The benefits of biking in the morning are kickstarting your metabolism, saving time on your commute to work, refreshing the body and mind, and easing fatigue. Because riding a bike in the early hours helps fire up your metabolism for the day, avoid morning traffic to reach work faster, activates your senses with fresh air, gets rid of feelings of sluggishness or tiredness, and ensures you start your day on an energized note.

Benefits of cycling after dinner

The benefits of biking after dinner are helping digestion, clearing the mind, and releasing accumulated tension from the day. Riding a bike post-meal helps the digestive process, offers a calm moment to relax, and acts as a physical outlet to relieve stress and muscle stiffness which were built up from daily tasks. Biking after dinner helps to get a higher quality of sleep.

Benefits of cycling after workout

The benefits of biking after a workout are improving muscle recovery, providing a gentle stretch to worked muscles, and helping to flush out any built-up lactic acid. Because riding a bike after a workout promotes increased blood flow to the muscles, allows for a low-impact stretch of the legs and lower body, and helps reduce muscle soreness and fatigue. Biking at a low intensity after a workout is used in cycling events, boxing, basketball, and more sports.

Benefits of cycling during periods

The benefits of biking during periods are easing menstrual cramps, promoting better blood circulation, and offering a mood lift due to endorphin release. Riding a bike during menstruation helps in gently exercising the abdominal muscles, aids in the reduction of bloating, and provides an overall sense of well-being. But remember don’t ride a bike if you feel uncomfortable, do use a tampon to get the most out of biking during this period.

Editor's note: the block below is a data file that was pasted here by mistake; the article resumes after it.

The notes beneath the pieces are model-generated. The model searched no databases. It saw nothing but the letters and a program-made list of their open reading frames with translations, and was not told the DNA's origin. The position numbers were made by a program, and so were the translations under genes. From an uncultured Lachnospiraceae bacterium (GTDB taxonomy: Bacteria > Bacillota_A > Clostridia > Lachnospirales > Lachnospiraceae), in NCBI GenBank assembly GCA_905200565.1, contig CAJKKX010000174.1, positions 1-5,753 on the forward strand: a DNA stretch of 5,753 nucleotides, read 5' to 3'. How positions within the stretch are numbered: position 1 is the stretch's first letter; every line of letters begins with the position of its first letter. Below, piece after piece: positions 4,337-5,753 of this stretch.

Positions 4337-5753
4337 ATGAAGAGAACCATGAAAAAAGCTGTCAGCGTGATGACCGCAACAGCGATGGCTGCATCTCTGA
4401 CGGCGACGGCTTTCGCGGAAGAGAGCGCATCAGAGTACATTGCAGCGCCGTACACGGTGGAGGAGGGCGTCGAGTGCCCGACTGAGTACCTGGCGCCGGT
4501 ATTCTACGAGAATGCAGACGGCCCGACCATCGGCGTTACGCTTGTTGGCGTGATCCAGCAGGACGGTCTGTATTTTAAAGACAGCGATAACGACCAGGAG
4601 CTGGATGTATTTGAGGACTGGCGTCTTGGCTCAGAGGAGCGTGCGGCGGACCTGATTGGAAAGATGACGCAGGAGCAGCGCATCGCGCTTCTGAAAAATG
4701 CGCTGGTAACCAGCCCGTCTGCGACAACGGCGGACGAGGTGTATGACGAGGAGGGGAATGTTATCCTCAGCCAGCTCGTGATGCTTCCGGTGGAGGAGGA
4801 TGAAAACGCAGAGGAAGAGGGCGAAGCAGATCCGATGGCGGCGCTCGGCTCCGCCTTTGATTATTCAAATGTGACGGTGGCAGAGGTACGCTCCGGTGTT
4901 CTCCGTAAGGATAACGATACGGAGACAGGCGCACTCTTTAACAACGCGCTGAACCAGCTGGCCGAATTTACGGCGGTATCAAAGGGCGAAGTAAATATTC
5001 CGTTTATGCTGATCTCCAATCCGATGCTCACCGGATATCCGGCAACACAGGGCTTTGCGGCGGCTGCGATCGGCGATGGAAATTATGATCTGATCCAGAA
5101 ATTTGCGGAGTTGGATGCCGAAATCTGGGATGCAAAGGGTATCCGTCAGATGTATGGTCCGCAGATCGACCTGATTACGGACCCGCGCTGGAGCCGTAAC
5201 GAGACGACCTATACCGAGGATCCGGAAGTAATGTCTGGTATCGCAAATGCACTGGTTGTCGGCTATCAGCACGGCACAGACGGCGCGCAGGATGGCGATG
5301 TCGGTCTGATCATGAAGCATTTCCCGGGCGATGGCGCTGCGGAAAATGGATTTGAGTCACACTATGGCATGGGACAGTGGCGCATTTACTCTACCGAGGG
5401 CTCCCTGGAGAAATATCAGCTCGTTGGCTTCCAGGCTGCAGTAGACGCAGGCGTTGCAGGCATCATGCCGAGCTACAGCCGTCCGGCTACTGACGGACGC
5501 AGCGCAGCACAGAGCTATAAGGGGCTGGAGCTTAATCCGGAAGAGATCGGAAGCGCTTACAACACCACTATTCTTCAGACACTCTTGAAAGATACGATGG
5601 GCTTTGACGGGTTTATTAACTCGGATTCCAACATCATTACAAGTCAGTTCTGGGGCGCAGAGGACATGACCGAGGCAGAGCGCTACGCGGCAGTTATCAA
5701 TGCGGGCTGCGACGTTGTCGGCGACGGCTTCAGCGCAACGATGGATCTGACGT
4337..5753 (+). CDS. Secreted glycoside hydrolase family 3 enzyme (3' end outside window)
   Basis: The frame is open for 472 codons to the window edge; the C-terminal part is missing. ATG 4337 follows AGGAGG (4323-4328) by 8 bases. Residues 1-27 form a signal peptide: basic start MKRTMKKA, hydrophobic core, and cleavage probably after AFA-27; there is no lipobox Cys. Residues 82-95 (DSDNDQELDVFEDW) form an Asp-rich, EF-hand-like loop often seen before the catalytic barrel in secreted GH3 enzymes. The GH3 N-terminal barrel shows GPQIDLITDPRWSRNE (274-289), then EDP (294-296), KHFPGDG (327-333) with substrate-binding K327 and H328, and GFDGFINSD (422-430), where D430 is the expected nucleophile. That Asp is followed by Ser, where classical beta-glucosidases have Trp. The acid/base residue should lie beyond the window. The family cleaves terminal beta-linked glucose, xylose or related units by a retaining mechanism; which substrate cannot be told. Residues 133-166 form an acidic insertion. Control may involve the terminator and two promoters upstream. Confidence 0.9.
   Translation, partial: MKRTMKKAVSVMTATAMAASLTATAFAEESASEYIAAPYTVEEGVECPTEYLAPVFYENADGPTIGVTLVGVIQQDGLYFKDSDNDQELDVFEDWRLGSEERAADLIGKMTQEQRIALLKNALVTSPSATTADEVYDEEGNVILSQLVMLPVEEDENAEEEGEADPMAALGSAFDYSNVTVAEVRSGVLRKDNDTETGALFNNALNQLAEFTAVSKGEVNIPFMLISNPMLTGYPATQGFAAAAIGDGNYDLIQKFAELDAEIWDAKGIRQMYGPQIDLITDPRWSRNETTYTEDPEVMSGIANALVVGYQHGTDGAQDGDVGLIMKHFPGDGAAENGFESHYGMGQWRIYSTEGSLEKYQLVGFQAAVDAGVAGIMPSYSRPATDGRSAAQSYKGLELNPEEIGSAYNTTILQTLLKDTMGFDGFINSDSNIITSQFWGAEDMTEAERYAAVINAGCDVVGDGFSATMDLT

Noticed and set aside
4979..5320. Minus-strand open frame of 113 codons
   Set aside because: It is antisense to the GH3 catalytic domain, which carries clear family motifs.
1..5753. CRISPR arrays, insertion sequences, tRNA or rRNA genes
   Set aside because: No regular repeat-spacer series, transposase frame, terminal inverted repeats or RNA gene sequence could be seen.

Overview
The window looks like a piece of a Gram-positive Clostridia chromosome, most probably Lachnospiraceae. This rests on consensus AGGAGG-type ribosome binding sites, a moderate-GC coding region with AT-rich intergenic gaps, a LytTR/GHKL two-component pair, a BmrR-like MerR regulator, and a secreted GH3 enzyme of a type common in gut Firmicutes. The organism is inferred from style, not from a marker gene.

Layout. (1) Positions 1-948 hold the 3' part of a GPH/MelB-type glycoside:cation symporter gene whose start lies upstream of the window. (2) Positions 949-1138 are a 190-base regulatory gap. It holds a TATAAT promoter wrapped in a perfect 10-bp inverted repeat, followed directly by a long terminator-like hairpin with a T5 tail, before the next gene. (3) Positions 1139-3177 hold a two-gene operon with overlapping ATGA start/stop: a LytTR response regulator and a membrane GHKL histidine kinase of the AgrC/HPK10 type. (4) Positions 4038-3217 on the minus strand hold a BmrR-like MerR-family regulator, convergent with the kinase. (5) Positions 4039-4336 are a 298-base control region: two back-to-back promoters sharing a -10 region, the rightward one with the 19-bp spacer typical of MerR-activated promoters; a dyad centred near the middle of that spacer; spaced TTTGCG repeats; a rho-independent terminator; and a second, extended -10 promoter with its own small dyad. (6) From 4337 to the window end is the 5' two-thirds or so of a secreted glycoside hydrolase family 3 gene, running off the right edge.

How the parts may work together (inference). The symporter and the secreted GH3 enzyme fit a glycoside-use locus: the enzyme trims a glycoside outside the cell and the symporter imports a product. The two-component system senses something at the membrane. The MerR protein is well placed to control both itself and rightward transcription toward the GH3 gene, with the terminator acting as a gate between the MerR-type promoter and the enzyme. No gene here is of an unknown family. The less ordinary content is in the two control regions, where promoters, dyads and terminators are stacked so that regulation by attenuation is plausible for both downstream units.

Benefits of cycling during pregnancy

The benefits of biking during pregnancy are enhancing muscle tone and strength, which can aid in the birthing process, boosting cardiovascular health, ensuring better oxygen flow to the baby, and releasing pregnancy-related discomforts like back pain and swelling. Riding a bike(we recommend indoor cycling on an exercise bike when we talk about biking during pregnancy), when done safely and with proper precautions during pregnancy, provides gentle exercise that supports the body’s changing needs and can help prepare for smoother labor and delivery. Do consult a care team or doctor if you plan to ride a bike as a pregnant mother.

What muscles does biking work?

The muscles biking works are primarily the quadriceps, hamstrings, gluteus maximus, calves, hip flexors, shin and the muscles of the lower back and core.

    • Quadriceps: Located at the front of the thigh, these muscles are responsible for extending the knee during pedaling. They play a crucial role when pushing down on the pedals, making them a primary mover during cycling.
    • Hamstrings: Found at the back of the thigh, hamstrings are essential during the upward phase of pedaling, helping to bend the knee and bring the pedal up.
    • Gluteus Maximus: This is the major muscle of the buttock. It provides power during the downstroke of pedaling, especially during uphill cycling or when accelerating.
    • Calves: Comprising the gastrocnemius and soleus muscles, the calves help to push the pedal down and pull it back up.
    • Hip Flexors: These muscles, located at the front of the hip, play a role in bringing the thigh upward during the pedal upstroke.
    • Shin: the shin muscle, primarily the tibialis anterior, aids in pulling the pedal upward during the recovery phase, complementing the downward push of the opposite leg.
    • Lower Back and Core: Essential for maintaining posture during cycling, these muscles stabilize the cyclist on the bike, ensuring efficient power transfer to the pedals.
What muscles does biking work

Different types of biking, such as mountain biking, road cycling, or casual cycling, work with different muscles due to variations in posture, terrain, and bike type. For example, mountain biking might engage the upper body more due to the need for control over rough terrains.